One of the Academy’s major enterprises—undertaken in its role as the supreme institute of the Hebrew language—is the Historical Dictionary of the Hebrew Language. Initiated with the founding of the Academy in the 1950s, the Historical Dictionary Project aims to compile an authoritative historical dictionary of the Hebrew lexicon: the meanings and morphology of words over the generations, their first attestations, and when their use ceased. As opposed to historical dictionaries of European languages, which rely on select quotations alone, the HDP’s vision was to create a complete computerized database of all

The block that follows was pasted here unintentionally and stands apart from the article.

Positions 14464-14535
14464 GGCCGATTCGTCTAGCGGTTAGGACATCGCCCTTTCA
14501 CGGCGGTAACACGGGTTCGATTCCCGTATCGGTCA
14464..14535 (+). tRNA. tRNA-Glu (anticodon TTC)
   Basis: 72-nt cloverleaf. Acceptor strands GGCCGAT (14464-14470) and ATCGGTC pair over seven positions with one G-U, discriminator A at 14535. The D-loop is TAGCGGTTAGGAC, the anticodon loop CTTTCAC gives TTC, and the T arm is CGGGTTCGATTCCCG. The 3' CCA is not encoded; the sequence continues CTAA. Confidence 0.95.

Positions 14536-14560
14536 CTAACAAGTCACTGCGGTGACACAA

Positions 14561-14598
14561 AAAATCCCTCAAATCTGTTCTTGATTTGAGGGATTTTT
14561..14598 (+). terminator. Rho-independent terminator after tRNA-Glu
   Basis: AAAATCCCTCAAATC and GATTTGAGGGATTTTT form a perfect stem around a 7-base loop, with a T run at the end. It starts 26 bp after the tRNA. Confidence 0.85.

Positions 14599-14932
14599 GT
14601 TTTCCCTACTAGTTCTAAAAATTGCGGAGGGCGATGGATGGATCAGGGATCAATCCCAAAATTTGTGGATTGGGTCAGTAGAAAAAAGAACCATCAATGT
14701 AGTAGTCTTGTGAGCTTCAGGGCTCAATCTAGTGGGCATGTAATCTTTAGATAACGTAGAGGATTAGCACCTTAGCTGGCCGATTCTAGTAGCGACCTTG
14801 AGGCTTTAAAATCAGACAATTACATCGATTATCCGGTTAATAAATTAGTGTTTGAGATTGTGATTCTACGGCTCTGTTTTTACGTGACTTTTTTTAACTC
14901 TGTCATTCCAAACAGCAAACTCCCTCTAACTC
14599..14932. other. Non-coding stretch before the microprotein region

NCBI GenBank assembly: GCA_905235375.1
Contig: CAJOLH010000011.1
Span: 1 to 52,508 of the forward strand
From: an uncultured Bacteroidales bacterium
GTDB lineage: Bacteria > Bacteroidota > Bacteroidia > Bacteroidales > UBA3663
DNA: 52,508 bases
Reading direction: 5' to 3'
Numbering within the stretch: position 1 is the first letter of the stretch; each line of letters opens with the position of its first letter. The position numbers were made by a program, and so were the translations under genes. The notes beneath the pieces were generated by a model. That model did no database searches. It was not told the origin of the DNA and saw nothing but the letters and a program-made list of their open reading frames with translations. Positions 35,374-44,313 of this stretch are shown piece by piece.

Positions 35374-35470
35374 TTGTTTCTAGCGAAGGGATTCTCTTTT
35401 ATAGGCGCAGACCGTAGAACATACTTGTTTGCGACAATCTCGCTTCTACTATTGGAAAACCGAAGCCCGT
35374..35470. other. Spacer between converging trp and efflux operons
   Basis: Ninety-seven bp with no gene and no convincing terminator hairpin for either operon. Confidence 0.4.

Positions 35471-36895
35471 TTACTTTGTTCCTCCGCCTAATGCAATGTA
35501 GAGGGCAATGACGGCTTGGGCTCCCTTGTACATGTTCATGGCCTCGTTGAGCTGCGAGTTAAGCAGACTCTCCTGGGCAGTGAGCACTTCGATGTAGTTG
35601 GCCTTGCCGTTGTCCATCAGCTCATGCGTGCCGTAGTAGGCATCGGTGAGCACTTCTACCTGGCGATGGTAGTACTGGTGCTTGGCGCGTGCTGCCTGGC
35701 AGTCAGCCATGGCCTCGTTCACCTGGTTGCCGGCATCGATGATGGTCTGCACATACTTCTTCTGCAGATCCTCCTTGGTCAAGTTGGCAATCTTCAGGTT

the Hebrew texts up to the eleventh century, and a large selection of Hebrew literature from the eleventh century to the founding of the state of Israel. In practice, a decision was made to begin with postbiblical literature; thus, at present, the database encompasses over two thousand years of Hebrew writing.
After five decades of dedicated effort by dozens of scholars of linguistics, literature, and Judaic studies, the Historical Dictionary has achieved its vision. Its database constitutes a unique treasure trove: a complete computerized concordance of ancient and modern Hebrew literature, presently available on the Ma’agarim website. In 2005 the Academy staff began writing the entries for the historical dictionary, at this stage, for the ancient literature section only.